World's tallest building to be built in only 90 days


June 18, 2012

Chinese construction company Broad Group has announced ambitious plans to construct the world's tallest skyscraper in an implausibly swift 90 days (Image: Broad Group)

Chinese construction company Broad Group has announced ambitious plans to construct the world's tallest skyscraper in an implausibly swift 90 days (Image: Broad Group)

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Chinese construction company Broad Group has announced ambitious plans to construct the world's tallest skyscraper in an implausibly swift 90 days. If the target is met, the 838-meter (2,750-ft) "Sky City One" will take only a twentieth of the time that the Burj Khalifa, the world's current tallest building, took to construct, and will stand 10 meters (33 feet) taller still upon completion. The secret to the rapid construction is prefabrication. Approximately 95 percent of the building will have been put together in modular form before work even commences on site.

Broad has form in the area of rapid prefab construction. The company, which primarily makes air conditioning, has already demonstrated its Broad Sustainable Building (BSB) concept, albeit at a much smaller scale. It built the 15-story New Ark Hotel prototype in one week and a 6-story demo pavilion in a single day. Broad is clearly confident that the SBS principle can be applied to the 220-story Sky City One, perhaps taking confidence from a 30-story prototype withstanding a simulated "magnitude 9 earthquake."

Broad has described Sky City One is a self-contained earthquake-resistant carless city which will not only accommodate approximately 100,000 people, but provide them with retail and leisure facilities too.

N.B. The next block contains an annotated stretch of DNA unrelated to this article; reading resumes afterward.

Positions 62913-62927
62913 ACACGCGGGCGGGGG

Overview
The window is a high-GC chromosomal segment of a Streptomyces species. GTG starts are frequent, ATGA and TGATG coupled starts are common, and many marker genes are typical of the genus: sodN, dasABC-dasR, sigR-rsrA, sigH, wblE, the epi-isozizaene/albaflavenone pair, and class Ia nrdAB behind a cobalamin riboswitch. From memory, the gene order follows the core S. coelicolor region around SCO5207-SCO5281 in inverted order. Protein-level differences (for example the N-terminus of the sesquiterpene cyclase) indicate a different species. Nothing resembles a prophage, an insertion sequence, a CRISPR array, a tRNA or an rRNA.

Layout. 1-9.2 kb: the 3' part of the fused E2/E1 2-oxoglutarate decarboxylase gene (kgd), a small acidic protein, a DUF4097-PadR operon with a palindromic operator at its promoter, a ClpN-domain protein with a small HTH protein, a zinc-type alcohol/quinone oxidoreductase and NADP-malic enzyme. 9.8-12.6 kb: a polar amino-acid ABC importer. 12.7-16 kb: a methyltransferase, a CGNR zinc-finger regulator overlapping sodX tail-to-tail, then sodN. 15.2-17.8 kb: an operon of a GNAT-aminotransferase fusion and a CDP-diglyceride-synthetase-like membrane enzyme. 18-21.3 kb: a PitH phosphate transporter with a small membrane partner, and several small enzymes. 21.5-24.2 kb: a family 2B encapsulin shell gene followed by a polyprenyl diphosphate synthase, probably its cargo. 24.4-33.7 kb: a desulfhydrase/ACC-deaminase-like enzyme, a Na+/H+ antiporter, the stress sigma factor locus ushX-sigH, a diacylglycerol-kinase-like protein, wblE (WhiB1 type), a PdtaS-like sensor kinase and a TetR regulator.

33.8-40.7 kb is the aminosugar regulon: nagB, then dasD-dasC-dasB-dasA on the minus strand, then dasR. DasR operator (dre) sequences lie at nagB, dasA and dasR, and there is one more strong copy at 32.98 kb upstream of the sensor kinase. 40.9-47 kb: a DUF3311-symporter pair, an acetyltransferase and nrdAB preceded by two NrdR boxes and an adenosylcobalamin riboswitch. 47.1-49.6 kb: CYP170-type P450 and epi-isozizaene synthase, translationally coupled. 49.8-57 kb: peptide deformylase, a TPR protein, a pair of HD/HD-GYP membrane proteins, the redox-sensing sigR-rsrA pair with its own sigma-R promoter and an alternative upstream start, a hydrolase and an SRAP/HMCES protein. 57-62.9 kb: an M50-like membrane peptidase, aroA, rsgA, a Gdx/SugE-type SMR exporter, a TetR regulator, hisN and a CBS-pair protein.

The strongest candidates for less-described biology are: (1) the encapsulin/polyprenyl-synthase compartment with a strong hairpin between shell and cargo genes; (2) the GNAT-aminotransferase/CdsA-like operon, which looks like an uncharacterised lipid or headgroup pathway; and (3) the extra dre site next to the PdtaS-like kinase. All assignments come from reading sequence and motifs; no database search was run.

According to CNN the Sky City One will contain 1,000,000 sq m (10,800,000 sq ft) of usable floor space and its 220 floors will be connected by 104 separate elevators. Broad CEO Zhang Yue reportedly claims that the tower will consume only one fifth of the energy of a conventional building of its size (if you can call any building this tall conventional) due to sustainable design approaches built into the BSB concept including 15-cm (6-inch) thick exterior walls and quadruple glazing, both of which up Sky City's insulation.

CNN reports that the the Sky City One is projected to cost US$628 million: positively cheap when compared to the $1.5 billion Burj Khalifa. Work is due to commence on site in November 2012 with completion due the following January, though final approval from Chinese authorities is yet to be granted.

Sources: CNN, Broad Group

About the Author
James Holloway James lives in East London where he punctuates endless tea drinking with freelance writing and meteorological angst. Unlocking Every Extend Extra Extreme’s “Master of Extreme” achievement was the fourth proudest moment of his life. All articles by James Holloway

"I remember when it used to take a week to put up a building." Cosmo G. Spacely

Gregg Eshelman

A full floor installed and finished out every 48 minutes?

$60/sq ft?

Quadruple glazing????


Fools - everyone knows that hexuple glazing is the new green thing nowadays.


Hmm. Worlds Tallest Skyscraper is going to be built in China in 90 days! Why am I not excited about this?

Oh, maybe this is why...

Ryan Laursen

Remarkable achievement! Personally I don't care for such tall buildings. I live in a single floor bungalow, if a fire started I could probably jump out the window without getting hurt at all. Cruise ships are built with the same modular method, and nearly as fast - it's a triumph of Project Management. Eventually, we will create a gigantic sky scraper cube 1km x 1km x 1km consisting solely of cubic modules and will house 50 million people.


"A full floor installed and finished out every 48 minutes?" Hmmmmm

Isn't it 90 days x 24 hrs x 60 mins = 129,600 minutes. Now 129,600minutes/220 floors = 1 floor every 589 minutes (or roughly every 10 hrs.)

Russell Vonthien

Would be impossible without prefab, since the only real limit to vertical growth is the drying time of the concrete before it can support the next layer. With prefab and enough manpower it does sound possible. I wish them the best of luck.


Why would I entrust a company that builds air conditioners to build a 220-floor skyscraper......and in only 90 days?!

Sambath Pech

90 days doesn't sound like enough time to let the concrete in the foundation cure.